How do I tell if it's a physical or chemical change?
Posted May 13, 2022
The basic difference between the two is that a physical change only affects the appearance or physical properties of a substance whereas a chemical change affects the chemical composition of the substance. In trying to tell whether it’s a physical or chemical change, these are some of the things to look for:
- The appearance of the substance has undergone a change but its chemical composition remains the same.
- The new substance may look different but it is fundamentally the same as the original substance.
- The change is reversible. For example, water can be frozen to form ice, which can be melted again to form water.
- Examples of physical change include but are not limited to shape, size, texture, color, temperature and change of state (gas, liquid, or solid).
- The physical appearance of the substance has undergone a change and so has its chemical composition and properties resulting in an entirely different substance with a new chemical formula.
- The new substance is completely different from the original substance. This is because the process involves breaking or forming interatomic bonds of the different substances, which changes the chemical composition of all substances in the reaction.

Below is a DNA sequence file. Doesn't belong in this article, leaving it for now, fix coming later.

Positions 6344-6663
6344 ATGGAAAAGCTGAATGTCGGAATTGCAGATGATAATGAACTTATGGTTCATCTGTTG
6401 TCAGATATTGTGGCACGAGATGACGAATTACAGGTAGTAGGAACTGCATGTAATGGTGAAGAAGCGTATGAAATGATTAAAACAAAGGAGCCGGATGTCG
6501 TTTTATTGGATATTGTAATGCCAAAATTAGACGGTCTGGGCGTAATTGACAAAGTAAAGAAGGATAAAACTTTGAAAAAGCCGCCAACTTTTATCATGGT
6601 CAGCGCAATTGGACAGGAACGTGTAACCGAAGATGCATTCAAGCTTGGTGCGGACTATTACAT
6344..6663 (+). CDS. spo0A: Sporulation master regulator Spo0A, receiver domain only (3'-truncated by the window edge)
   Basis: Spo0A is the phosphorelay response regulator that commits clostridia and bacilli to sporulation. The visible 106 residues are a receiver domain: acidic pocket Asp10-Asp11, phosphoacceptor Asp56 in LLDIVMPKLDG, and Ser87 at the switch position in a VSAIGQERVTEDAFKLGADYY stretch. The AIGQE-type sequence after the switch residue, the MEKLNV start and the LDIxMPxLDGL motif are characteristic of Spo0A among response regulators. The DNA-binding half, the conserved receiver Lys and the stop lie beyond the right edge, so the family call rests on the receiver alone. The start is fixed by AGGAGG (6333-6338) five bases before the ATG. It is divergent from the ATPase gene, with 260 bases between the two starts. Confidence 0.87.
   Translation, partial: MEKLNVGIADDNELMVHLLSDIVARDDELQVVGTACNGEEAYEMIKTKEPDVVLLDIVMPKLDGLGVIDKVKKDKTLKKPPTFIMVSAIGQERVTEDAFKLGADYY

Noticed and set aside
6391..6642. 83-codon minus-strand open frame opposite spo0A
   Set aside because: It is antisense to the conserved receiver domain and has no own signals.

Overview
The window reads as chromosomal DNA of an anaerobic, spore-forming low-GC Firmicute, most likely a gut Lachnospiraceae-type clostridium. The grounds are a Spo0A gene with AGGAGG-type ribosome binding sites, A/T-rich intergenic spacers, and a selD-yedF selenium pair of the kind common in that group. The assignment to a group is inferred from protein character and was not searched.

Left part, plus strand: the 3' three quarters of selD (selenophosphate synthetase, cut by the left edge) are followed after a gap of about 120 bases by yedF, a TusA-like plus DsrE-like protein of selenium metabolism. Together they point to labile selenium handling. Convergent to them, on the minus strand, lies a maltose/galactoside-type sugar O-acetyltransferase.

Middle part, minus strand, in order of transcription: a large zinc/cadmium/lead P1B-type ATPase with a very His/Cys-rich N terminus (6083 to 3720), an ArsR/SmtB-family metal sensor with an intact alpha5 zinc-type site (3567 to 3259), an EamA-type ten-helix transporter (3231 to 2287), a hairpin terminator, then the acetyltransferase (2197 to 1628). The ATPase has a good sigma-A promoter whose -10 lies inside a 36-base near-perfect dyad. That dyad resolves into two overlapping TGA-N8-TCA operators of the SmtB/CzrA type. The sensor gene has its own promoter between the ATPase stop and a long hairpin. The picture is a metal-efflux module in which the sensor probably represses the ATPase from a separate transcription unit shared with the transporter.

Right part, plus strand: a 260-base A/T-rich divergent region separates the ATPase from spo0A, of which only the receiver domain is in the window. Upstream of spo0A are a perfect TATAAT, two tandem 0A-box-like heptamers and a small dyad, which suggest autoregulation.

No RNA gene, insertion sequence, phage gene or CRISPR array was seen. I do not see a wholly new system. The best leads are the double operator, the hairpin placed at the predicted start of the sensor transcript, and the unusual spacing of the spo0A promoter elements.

- The change is irreversible. For example, wood gets converted to ash, carbon dioxide and water. These individual substances cannot be converted back to form wood.
- Examples of chemical change include but are not limited to formation of bubbles or precipitate, noticeable odor, or change in temperature or color.
In most cases, it’s easy to tell whether the change is physical or chemical by simple observation. However, because there are some common features, some changes are a little more complex to determine. The best way to be absolutely certain whether a change is physical or chemical is by determining the composition of the original substance and the new substance before and after a reaction. This can be done by performing chemical analyses, such as mass spectroscopy, on the substance.